Insulin Resistance

When blood glucose levels rise after a meal, the pancreas releases Insulin into the blood. Insulin helps transport glucose in the blood into the cells and tissues throughout the body. Insulin helps cells in the muscle, fat, and liver absorb glucose from the bloodstream. When the glucose is transported from the blood to tissues, the blood glucose levels fall. Insulin stimulates the liver and muscle tissue to store excess glucose. The stored form of glucose is called glycogen. Insulin also lowers blood glucose levels by reducing glucose production in the liver. In a healthy person, these functions act in a good balance with each other and allow blood glucose levels to remain in a healthy range.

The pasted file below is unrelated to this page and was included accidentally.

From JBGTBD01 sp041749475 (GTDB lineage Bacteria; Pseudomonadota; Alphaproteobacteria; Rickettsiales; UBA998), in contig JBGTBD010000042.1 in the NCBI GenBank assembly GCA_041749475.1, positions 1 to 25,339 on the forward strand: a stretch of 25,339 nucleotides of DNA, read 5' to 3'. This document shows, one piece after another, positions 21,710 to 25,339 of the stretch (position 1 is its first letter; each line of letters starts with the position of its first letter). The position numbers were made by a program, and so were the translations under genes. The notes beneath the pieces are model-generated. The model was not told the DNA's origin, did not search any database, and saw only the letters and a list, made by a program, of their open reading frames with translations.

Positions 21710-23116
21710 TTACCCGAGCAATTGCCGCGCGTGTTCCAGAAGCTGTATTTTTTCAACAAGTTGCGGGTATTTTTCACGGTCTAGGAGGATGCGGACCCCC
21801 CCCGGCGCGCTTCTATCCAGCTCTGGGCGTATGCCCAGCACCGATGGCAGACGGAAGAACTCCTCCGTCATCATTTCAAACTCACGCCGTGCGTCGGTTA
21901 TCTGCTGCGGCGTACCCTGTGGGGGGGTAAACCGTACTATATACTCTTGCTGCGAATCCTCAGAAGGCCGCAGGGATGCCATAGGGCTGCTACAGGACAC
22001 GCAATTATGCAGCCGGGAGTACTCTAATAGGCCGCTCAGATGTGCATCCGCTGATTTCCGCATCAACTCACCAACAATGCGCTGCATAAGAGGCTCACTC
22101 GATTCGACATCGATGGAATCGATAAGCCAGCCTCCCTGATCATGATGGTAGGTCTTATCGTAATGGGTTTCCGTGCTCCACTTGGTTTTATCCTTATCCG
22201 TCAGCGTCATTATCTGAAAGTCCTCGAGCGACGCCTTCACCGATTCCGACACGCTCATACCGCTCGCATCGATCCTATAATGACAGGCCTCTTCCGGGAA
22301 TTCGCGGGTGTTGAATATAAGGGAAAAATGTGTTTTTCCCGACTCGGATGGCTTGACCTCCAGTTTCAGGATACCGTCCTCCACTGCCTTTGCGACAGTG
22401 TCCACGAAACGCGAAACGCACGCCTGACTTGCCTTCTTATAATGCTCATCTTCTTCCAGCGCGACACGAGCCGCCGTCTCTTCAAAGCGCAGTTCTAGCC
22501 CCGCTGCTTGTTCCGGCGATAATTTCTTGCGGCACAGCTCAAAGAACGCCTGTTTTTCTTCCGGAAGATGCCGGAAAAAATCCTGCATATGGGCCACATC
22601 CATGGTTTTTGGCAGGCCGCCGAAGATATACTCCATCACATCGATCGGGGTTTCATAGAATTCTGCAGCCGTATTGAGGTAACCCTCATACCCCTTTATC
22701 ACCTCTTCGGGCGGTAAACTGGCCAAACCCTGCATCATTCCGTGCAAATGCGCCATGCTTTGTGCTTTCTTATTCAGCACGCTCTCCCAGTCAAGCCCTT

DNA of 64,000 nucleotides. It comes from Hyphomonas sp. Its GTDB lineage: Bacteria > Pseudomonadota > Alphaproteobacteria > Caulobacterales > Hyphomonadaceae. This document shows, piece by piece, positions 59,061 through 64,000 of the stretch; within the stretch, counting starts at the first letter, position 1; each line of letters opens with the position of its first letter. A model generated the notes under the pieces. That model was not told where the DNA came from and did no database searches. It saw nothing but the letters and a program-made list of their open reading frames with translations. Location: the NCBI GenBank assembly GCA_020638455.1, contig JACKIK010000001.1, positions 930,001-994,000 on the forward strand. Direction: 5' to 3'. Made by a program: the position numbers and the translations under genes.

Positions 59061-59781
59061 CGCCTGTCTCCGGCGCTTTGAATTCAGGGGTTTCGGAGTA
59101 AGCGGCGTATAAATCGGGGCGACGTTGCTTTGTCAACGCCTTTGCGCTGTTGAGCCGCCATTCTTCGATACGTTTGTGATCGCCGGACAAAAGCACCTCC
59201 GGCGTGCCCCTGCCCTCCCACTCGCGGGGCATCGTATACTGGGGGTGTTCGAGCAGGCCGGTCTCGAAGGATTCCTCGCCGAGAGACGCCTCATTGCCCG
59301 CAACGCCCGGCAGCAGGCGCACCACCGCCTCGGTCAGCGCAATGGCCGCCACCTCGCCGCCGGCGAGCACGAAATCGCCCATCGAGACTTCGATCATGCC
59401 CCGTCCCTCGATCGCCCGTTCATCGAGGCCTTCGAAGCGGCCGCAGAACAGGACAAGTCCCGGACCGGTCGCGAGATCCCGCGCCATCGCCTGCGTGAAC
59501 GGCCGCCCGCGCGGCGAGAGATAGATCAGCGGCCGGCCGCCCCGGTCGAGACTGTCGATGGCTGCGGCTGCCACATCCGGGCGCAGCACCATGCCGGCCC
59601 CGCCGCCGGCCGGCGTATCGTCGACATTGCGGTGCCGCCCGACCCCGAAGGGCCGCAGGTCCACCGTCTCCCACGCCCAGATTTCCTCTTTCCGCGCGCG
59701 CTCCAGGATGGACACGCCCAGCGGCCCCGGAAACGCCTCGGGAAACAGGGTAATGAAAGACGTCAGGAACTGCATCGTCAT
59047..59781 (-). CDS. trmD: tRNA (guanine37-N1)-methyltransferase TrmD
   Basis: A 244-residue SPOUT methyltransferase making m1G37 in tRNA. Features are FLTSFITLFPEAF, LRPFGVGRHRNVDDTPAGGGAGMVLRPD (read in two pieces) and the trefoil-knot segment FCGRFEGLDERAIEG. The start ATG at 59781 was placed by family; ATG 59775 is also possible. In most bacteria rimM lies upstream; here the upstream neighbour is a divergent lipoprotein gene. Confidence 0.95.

Insulin resistance is a condition in which muscle, fat, and liver cells do not respond properly to insulin and thus cannot easily pick up glucose from the blood. This leads to increased blood glucose levels in the body. Since the body is not responding to the usual level of insulin, a higher level of insulin is needed to meet the metabolic demand. The beta cells in the pancreas try to keep up with this increased demand for insulin and so, produce more insulin. Over time, the muscle and liver cells do not respond to this increased level of insulin too, and the demand for insulin secretion further increases, thereby, setting a complex cycle of ever increasing demand for higher insulin levels. Over a period, the beta cells fail to produce the insulin needed and this results in Type 2 diabetes.


To access our database of Patient Teachings and Customizable OASIS Assessment Templates, please Sign Up